The 16th Street shuttle's last stop is across from Amtrak's Union Station. Walk across the Millennium Bridge to Commons Park and the scenic South Platte River. Take a left and stroll to Confluence Park, where the South Platte meets Cherry Creek.
Get some gear for your next outdoor expedition at the enormous REI store here. Grab a latte from the Starbucks on the first floor and enjoy the view of the water from one of the outdoor tables. Stroll a bit farther along the riverside and you'll see the curved tracks rising from the rides at Six Flags Elitch Gardens.
Beyond the mall
Some of Denver's top attractions are too far to walk to from LoDo, but you can reach them via buses or light rail trains that stop near 16th Street. The Denver Visitors Information Center can help plan your route.
At 17th Street and Stout, catch the No. 32 bus to the Denver Zoo or the No. 10 bus to the Denver Botanic Gardens, where you'll find colorful flowers, shady trees and interesting themed gardens. They include a "Scripture" garden featuring plants mentioned in the Bible and other religious texts, along with a plains garden with dry grasses and cacti. Stone paths, pottery and pavilions add to the atmosphere.
For a museum experience found nowhere else, take the light rail from 16th and California streets to 30th Street and Downing. Here, at the Black American West Museum, you'll learn the untold story of freed slaves who settled in the West after the Civil War. As many as one-third of the cattle-driving cowboys were black, and the museum's unforgettable photos and artifacts also document black miners, Pony Express carriers and cavalrymen (the Indians called them "Buffalo Soldiers").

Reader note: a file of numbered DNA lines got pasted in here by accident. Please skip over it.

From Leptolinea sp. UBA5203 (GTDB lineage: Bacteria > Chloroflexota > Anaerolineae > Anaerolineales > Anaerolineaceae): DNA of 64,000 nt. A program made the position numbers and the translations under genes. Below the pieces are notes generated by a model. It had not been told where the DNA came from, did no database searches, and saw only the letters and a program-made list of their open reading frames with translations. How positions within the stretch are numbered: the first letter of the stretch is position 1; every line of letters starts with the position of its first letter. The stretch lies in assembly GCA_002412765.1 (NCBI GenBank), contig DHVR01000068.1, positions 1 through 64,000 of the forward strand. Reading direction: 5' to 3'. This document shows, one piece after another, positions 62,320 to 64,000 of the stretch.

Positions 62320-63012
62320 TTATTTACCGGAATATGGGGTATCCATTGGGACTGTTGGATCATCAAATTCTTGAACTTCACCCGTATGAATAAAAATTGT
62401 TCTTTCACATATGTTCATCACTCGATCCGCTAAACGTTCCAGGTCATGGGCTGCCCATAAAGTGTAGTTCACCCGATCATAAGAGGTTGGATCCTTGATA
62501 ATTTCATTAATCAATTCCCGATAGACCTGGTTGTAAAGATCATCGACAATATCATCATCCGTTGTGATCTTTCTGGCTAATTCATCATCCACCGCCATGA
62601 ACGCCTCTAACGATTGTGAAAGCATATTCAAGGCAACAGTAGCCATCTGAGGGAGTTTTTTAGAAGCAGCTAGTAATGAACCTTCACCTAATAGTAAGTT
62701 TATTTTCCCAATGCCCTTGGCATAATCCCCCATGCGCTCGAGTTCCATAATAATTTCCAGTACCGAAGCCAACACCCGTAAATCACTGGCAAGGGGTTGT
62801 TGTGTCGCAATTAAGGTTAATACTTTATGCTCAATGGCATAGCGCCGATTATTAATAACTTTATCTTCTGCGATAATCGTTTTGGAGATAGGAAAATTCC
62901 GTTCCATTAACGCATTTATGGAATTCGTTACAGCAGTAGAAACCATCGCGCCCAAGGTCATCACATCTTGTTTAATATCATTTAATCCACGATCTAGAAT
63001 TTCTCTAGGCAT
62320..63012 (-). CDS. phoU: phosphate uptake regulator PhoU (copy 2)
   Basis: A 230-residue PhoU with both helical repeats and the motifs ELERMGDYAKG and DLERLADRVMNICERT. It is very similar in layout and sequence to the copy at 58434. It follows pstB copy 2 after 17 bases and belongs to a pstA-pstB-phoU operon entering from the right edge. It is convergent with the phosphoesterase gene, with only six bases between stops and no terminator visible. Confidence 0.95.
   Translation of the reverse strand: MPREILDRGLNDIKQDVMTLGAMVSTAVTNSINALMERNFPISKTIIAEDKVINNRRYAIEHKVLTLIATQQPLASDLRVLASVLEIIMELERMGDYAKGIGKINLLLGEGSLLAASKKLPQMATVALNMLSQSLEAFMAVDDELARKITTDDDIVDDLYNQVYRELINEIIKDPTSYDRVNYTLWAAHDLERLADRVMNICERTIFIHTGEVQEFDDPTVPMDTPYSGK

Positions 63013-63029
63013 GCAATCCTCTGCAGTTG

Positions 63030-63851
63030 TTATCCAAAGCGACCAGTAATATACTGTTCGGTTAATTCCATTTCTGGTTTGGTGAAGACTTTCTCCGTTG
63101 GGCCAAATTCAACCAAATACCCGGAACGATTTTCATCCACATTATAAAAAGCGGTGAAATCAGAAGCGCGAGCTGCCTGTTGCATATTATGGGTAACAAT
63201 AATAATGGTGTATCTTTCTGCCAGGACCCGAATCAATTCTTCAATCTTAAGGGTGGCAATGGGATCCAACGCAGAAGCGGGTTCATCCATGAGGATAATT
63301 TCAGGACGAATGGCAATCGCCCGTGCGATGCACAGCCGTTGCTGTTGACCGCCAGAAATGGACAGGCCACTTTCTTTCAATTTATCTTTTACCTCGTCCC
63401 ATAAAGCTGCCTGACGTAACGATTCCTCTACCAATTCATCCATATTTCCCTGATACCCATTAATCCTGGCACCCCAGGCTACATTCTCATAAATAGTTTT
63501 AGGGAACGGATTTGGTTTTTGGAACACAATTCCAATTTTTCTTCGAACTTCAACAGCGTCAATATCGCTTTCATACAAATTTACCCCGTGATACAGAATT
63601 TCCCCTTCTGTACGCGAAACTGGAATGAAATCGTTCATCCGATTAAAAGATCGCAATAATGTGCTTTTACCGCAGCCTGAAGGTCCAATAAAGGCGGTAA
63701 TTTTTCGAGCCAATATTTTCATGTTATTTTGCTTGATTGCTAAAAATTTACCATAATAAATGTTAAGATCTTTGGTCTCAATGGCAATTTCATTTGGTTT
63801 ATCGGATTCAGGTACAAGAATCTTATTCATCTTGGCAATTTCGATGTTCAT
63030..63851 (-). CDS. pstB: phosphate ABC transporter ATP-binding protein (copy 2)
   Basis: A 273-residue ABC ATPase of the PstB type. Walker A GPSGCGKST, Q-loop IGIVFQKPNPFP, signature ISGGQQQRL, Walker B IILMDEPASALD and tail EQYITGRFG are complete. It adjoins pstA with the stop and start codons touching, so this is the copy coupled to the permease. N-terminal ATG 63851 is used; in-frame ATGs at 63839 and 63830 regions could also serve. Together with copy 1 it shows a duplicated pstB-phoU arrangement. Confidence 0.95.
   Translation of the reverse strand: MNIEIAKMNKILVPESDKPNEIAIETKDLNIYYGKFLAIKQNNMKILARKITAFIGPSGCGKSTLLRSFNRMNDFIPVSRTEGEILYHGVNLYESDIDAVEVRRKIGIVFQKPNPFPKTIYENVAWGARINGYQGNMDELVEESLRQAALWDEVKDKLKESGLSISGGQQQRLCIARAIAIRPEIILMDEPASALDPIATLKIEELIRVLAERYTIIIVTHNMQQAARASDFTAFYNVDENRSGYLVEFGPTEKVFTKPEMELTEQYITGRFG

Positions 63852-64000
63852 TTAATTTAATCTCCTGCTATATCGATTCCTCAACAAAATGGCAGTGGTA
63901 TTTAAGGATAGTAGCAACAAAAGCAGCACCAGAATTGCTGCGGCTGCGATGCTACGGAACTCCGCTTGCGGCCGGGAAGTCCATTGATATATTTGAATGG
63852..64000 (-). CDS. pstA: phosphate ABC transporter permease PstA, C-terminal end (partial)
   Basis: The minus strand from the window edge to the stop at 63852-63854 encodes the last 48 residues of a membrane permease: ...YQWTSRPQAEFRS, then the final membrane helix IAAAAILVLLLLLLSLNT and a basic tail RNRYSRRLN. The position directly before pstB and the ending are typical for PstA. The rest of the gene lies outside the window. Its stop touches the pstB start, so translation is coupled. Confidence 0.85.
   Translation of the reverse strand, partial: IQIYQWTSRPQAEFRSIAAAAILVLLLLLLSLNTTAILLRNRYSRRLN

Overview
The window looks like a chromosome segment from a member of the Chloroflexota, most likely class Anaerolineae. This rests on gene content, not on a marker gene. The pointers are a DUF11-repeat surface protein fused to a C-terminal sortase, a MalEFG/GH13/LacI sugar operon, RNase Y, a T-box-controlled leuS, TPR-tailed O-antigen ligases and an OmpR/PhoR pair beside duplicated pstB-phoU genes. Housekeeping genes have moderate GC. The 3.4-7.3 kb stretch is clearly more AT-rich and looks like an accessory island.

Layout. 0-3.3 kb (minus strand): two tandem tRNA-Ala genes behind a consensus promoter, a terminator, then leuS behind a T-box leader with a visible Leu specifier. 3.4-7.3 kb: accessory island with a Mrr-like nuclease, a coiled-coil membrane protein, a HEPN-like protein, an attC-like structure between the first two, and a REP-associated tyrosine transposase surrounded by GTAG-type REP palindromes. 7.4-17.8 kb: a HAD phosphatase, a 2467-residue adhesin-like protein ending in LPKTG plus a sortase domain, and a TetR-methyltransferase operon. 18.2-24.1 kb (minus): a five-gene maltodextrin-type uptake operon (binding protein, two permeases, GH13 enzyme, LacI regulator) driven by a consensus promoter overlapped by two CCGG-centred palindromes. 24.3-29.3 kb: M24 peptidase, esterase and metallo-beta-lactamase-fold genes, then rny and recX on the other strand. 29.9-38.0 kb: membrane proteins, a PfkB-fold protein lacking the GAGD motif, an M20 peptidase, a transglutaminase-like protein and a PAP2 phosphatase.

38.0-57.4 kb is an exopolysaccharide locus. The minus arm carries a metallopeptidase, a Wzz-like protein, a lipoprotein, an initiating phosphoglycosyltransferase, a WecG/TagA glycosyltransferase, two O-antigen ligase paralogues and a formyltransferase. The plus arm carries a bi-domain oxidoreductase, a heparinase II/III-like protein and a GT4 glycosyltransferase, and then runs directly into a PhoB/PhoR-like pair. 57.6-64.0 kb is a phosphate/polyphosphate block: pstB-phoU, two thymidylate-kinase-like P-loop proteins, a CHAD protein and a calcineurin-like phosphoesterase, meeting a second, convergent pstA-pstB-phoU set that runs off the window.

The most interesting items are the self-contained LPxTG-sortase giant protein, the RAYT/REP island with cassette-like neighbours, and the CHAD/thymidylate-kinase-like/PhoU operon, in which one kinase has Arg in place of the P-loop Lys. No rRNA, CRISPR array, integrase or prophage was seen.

The museum is located in the 19th century home of Dr. Justina Ford, who delivered 6,000 babies and is reputed to have been the first black woman to practice medicine west of the Mississippi.
End your day with afternoon tea at the legendary Brown Palace Hotel, built in 1892. The meal is elegant and scrumptious, served in the lobby beneath a soaring stained-glass ceiling, surrounded by marble pillars and six tiers of cast-iron balconies. Tea here is a throwback to the formalities of an earlier era, complete with bone china, tinkling piano music, ladies in fancy hats and little girls in flowered dresses.
The $24 "Chocolate Sensation" tea has the requisite finger sandwiches, scones and clotted cream, but the sweets include a chocolate mocha cake, with each layer representing a floor of the hotel.
Things to do in Denver
Black American West Museum: 3091 California St.; www.blackamericanwest.org or (303) 292-2566. Open through Aug. 31, 10 a.m. to 5 p.m. daily; Sept. 1 to May 31, Wednesday to Friday, 10 a.m. to 2 p.m., and weekends, noon to 5 p.m. Adults, $6; children, $4.
Brown Palace Hotel: 321 17th St.; www.brownpalace.com or (303) 297-3111. Rates begin at $235 a night. Afternoon tea, served daily noon to 4 p.m., $22 or for the "Chocolate Sensation," $24.
Denver Art Museum: 100 W. 14th Ave. Parkway; www.denverartmuseum.org or (720) 865-5000. Open Tuesday to Saturday, 10 a.m. to 5 p.m.; Wednesday until 9 p.m.; Sunday, noon to 5; closed Monday. Adults $8, students 13 and up and seniors, $6.
Denver Botanic Gardens: 1005 York St.; www.botanicgardens.org or (720) 865-3500. Open through Sept. 15, Saturday to Tuesday, 9 a.m. to 8 p.m.; Wednesday to Friday, 9 a.m. to 5 p.m. From Sept. 16 to April 30, open 9 a.m. to 5 p.m. daily. Adults, $8.50, children $5.
Six Flags Elitch Gardens: 2000 Elitch Circle; www.sixflags.com or (303) 595-4386.
U.S. Mint: 320 W. Colfax Ave.; www.usmint.gov. Free tours, Monday, 9 a.m. to 3 p.m.; Tuesday to Friday, 8 a.m. to 3 p.m.